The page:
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In Memory Glen Dupree, DVM

July 21, 1956–February 27, 2013

Glenn DupreeWe are deeply saddened at the passing of veterinarian Glen Dupree of St. Francisville, Louisiana—a passionate proponent of homeopathy and organic agriculture. With his love for teaching, his generous spirit, and his many contacts across North America, he touched the hearts and lives of countless individuals—both human and animal. Many farmers now use homeopathy as their first-line treatment for large animal herds, thanks to Dr. Dupree. Innumerable people bless him for saving or improving the lives of beloved horses, cats, and dogs. And still others thank him for patiently and selflessly sharing his homeopathic wisdom, warmth, and holistic perspective via his website, webinars, teaching, mentorship, and writing. He is survived by his wife, two sons, mother, other relatives, and many friends.

Agriculture, animals, homeopathy, & holism

Glen grew up in rural Louisiana and always knew he wanted to be involved in agriculture. While in veterinary school, he worked on an animal feedlot in Colorado and planned to continue on that industrial-agriculture career path. But when the feedlot went bankrupt, he returned to rural Louisiana and began treating farm animals. Over time, developers bought up the area’s farmland and turned it into urban sprawl, which shifted his clientele from farm animals to cats and dogs. The change was not to his liking. “It’s only so long that you can give out vaccines, antibiotics, steroids, and flea preventives and keep your world interesting,” Glen said. Around that time, he also noticed a decline in the general health of the pet population as increased numbers of drugs and vaccines became standard. Looking to inject something new into his practice, he began investigating alternatives. On seeing an ad for Dr. Richard Pitcairn’s veterinary homeopathy course in the early ‘90s, he signed up “sight unseen” and was hooked.

Gradually, Glen transitioned from conventional to alternative and, finally, to strictly homeopathic practice. Then one day, he was asked to give a homeopathy presentation to livestock farmers. His homeopathy training and practice had focused on small animals, so he hesitated; but when he connected with the world of family, organic, and sustainable farms, he happily found a niche and came full circle, back to his agricultural roots. “These farms were operating under the same goals and principles as my homeopathic practice was,” he said. “They were oriented toward long-term goals, not just this year’s production. They were much more humane in their treatment of animals. They paid attention to hygiene and nutrition and to reducing stressors and minimizing disease processes. They fit in with my passion as a homeopath.”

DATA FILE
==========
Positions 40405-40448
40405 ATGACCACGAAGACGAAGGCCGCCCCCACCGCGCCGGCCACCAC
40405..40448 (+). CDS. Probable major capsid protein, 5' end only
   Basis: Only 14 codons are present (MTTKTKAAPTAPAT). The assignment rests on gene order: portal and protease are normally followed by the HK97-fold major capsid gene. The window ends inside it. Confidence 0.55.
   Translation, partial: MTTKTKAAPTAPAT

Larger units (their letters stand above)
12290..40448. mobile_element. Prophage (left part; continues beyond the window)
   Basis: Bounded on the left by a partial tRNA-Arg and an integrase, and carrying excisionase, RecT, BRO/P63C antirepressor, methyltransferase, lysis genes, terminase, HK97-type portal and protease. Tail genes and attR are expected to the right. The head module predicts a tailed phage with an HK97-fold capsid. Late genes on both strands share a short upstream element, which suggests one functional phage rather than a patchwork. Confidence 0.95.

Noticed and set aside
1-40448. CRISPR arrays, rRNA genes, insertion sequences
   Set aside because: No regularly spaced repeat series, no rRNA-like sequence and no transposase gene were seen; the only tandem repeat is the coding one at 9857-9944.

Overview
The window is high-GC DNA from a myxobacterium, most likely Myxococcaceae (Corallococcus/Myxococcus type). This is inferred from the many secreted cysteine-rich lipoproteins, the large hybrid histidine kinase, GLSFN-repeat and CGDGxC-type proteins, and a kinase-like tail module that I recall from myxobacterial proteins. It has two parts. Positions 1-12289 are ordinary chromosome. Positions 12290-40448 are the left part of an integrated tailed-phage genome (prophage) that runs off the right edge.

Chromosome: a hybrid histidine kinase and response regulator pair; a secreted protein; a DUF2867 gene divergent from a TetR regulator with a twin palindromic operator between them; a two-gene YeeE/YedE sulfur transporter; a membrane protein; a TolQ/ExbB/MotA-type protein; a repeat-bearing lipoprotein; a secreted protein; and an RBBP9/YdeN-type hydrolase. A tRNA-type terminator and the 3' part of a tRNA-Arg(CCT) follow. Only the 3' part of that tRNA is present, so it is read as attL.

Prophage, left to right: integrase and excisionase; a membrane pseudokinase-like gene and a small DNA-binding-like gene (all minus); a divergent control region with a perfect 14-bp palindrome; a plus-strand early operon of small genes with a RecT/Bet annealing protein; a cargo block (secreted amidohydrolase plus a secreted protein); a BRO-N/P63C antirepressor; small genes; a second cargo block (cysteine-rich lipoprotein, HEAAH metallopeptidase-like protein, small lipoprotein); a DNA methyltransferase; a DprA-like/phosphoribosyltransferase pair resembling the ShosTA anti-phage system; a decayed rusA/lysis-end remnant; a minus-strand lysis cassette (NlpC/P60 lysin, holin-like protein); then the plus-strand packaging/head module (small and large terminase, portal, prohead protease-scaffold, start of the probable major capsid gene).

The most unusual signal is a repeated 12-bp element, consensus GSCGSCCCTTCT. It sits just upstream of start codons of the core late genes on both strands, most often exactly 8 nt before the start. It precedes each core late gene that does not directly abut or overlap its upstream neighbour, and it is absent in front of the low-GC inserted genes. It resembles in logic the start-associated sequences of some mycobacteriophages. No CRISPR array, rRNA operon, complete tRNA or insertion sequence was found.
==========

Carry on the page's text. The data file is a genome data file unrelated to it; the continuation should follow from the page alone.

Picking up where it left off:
A lasting legacy

In 2010, Dr. Dupree wrote Homeopathy in Organic Livestock Production. In reviewing it for the British Society of Homeopaths, Francis Treuherz, FSHom, wrote: “I know nothing about cows or livestock but I do know about homeopathy and I know about books. I also shop and cook. I hope this is enough to be permitted to tell you how interesting I found this volume. … it is for all homeopaths interested in explaining how we can raise the health of the nation.” In a review for Amazon, Laura S. Murphy wrote: “I had the good fortune of participating in three webinars that Dr. Dupree taught … [His book] is told in the same down home yet brilliant style… He teaches us to clean up the environment, understand the whole animal as an individual and part of the herd, and prescribe homeopathic remedies… This book is bound to become a classic.”

Unfortunately, Glen suffered with cancer the last two years of his life, but that didn’t stop him from continuing to help patients and empower students. In fact, he gave a lively and insightful webinar for NCH members last January, less than two months before his passing. You can access it (along with his previous NCH webinars, chats, and Homeopathy Today articles) at www.NationalCenterForHomeopathy.org.

Go organic!

The interconnectedness of human, animal, and environmental health was Glen’s passion, one he believed all homeopaths could share. “By encouraging sustainable organic agriculture, homeopaths set the stage for better therapeutic responses in our patients,” he said, noting that 25 million pounds of “preventive” antibiotics used annually in conventional livestock production end up in our food and water. And Glen especially urged homeopaths to get involved in treating animals on organic farms. “It’s a wide open field, and we can make a huge difference; and this doesn’t even touch on the research potential. Think of the data that can be generated for homeopathy on a dairy that milks 200 head or a poultry production plant that has 5000 birds in a barn under controlled conditions. We have only to take advantage of what is being placed before us to show the unequivocal power of homeopathy. I can see no greater opportunity for homeopathy today than the untapped potential within the field of organic agriculture,” said Glen.

And I can see no greater tribute to Dr. Dupree than to take up his challenge. Go organic. Get and give away copies of his book. Read his articles at his website, www.HomeopathyForTheAnimals.com. View his webinars and articles on the NCH website. Spread his message. Let Dr. Dupree’s life inspire us to make this world a better place—for all its creatures.

Thank you, Glen.

—Mitzi Lebensorger, Editor,
Homeopathy Today